By Nancy McCann
Recent headlines have turned wee creatures called zebrafish into underwater superheroes: “The Boy Was Dying. Zebrafish Helped Save His Life,” and “CHOP Pulls off a Miraculous Treatment Thanks to Zebrafish, Dedicated and Brilliant Physicians and A Strong Young Boy.”
These are but two of many worldwide headlines that covered the sensational story and research study of a preteen boy in pain and struggling to breathe from a severe, deteriorating, rare lymphatic condition. A Children’s Hospital of Philadelphia research team led by Hakon Hakonarson, MD, PhD, director of the Center for Applied Genomics, identified the responsible gene mutation. In collaboration with pediatric cardiologist Yoav Dori, MD, PhD, from the innovative Center for Lymphatic Imaging and Interventions based at CHOP, they harnessed that knowledge to develop a novel treatment that dramatically improved the problem — all made possible with the help of the tiny striped animals.
Let’s go on a tour of CHOP’s Aquatic Zebrafish Core to get an up close look at how scientists work with the small vertebrate zebrafish as a model for human disease and to study gene function. First, we must don these exquisite powder blue, paper shoe covers and lab jackets. Safety and protection are paramount. No open-toed shoes or bare legs are permitted inside the animal facility. OK, it looks like everyone is dressed properly. We’ll enter the animal facility now, one at a time, through the secure, revolving door.
Meeting Aquatic Zebrafish Core Director, Christoph Seiler, PhD
Christoph Seiler, PhD, director of the Aquatic Zebrafish Core, greets us on the other side and introduces us to a team of researchers and technicians who study and care for the zebrafish. The Core’s mission, he explains, is to consult with clients, both internal and external, and offer resources and training for them to work with zebrafish models themselves and share expertise on how to perform whole sets of analysis to answer scientific questions.
The majority of clients who contact the Aquatic Zebrafish Core have discovered a new disease variant in a patient and now want to model it in zebrafish, study its phenotype, and compare it to the human disease presentation. In a relatively short amount of time, they can work with this model to find drugs that can help overcome or alleviate the phenotype.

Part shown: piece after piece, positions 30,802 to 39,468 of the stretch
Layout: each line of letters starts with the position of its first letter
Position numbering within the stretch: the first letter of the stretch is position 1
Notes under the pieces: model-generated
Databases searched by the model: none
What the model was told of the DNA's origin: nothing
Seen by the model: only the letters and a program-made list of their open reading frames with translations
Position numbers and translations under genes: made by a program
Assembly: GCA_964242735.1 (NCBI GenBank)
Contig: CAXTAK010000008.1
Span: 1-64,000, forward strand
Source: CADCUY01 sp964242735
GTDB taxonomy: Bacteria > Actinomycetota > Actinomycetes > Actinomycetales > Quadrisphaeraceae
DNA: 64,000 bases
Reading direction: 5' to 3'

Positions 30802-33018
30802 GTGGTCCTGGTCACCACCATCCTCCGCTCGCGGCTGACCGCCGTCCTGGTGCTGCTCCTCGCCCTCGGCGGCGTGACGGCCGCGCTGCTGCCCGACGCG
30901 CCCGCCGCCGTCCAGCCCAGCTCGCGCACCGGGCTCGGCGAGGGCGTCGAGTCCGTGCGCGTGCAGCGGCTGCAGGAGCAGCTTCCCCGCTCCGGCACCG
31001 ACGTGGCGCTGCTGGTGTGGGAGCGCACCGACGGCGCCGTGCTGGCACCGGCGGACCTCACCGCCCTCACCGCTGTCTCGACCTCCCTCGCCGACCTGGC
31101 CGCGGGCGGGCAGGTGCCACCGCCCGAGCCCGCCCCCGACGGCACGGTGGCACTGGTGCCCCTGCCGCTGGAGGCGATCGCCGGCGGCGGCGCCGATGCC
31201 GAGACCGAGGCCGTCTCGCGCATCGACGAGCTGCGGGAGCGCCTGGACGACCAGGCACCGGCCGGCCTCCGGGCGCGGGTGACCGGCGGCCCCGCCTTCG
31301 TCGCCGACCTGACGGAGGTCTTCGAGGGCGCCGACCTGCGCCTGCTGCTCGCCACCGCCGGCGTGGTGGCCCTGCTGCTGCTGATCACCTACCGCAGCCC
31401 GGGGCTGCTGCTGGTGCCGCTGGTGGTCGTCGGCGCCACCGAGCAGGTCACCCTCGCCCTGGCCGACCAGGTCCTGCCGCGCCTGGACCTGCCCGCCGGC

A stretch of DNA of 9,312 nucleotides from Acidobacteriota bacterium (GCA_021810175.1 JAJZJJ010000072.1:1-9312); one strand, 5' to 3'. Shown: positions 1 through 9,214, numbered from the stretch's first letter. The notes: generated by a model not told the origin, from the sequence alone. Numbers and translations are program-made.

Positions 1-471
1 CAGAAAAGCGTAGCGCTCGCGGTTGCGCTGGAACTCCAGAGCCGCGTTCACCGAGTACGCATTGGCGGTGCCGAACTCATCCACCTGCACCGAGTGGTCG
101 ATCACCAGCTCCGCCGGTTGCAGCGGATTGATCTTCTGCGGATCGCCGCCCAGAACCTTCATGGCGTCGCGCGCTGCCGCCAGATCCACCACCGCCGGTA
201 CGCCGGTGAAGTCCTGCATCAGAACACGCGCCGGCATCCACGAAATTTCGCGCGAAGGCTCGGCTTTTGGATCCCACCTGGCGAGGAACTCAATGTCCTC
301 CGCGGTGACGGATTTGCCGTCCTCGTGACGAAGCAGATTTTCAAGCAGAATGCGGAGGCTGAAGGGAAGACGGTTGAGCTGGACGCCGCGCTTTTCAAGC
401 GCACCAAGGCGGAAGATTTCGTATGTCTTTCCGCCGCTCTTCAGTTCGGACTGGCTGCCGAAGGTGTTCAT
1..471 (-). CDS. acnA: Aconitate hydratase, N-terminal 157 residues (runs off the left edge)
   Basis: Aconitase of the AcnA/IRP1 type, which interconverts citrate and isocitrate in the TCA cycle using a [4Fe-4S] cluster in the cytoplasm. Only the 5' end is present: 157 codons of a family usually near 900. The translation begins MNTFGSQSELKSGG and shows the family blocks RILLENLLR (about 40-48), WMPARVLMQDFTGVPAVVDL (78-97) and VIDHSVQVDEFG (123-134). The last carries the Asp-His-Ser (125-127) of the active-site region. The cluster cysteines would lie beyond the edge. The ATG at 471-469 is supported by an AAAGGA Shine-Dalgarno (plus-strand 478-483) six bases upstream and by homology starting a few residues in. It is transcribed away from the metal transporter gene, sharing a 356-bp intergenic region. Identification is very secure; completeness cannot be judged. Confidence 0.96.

The rapid, five-day development of zebrafish — from cell to animal — enables scientists to image whole organs in vivo, perform time-lapse analysis, and behavioral analysis. Researchers can also complete drug screens simply by adding the drug to the water, as most are taken up through the skin, intestine, or the thin gill epithelium. The fast development of the fish also makes it easy to create knockouts and transgenic lines, enabling a straightforward way to analyze disease phenotypes.
Caring for the Zebrafish
The Aquatic Zebrafish Core requires individuals involved in animal research to complete rigorous training on animal welfare principles, proper animal care, and their ethical and legal responsibilities, Dr. Seiler explains. There are about 500 tanks in here with sufficient space for several labs. The facility has the option to be expanded to 1,080 tanks. The water system is equipped with a fluidized bed biofilter and is fully automated, providing stable water conditions. Water is gathered from the tanks and manually tested on a weekly basis to ensure the ammonia/nitrate levels are balanced, as ammonia is toxic to fish. The alarm system minimizes risk to the animals, by alerting staff, night or day, to any problems.
Nearly every project at the Core starts with an embryo injection to create a genetic model. The scientists can either knock out genes directly with CRISPR/Cas9, meaning every cell in the injected fish will carry a complete knockout of the targeted gene, or they can create a stable line in which the fish carry a defined mutation and then can be bred to obtain mutant larvae. For example, when scientists began to study the rare lymphatic condition mentioned earlier, they worked with zebrafish to better understand lymphatic vessel defects and fluid accumulation in tissues, and then they worked with these models to determine which drugs could prevent the phenotype.
Let’s head upstairs to the Zebrafish Core Laboratory where zebrafish models of disease phenotypes are studied under high-powered microscopes and a behavioral observation machine. Heeyong Yoon from the Marni Falk, MD, Lab, is adding drugs to the water of zebrafish models of a mitochondrial disorder, an energy deficiency disorder for which no proven effective therapies exist. Next, he will observe their behavior under the microscope and the DanioVision Observation Chamber.
Zebrafish have a set of well-described and defined behavioral patterns, so activity is the most common feature to measure behavior. As you can see from the Observation Chamber graph, it compares behavioral changes in the test zebrafish models as compared to the control. The machine then assigns a score for activity (speed, velocity, frequency), revealing the efficacy of the drug being tested.
Well, that brings us to the end of our tour. The Zebrafish Core serves all researchers at CHOP and the University of Pennsylvania, and outside organizations too. A goal of the Core is to make these underwater superheroes accessible to everyone — from clinicians without their own labs to principal investigators with well-established projects.
If you would like more information on CHOP’s Aquatic Zebrafish Core, please contact Christoph Seiler, PhD.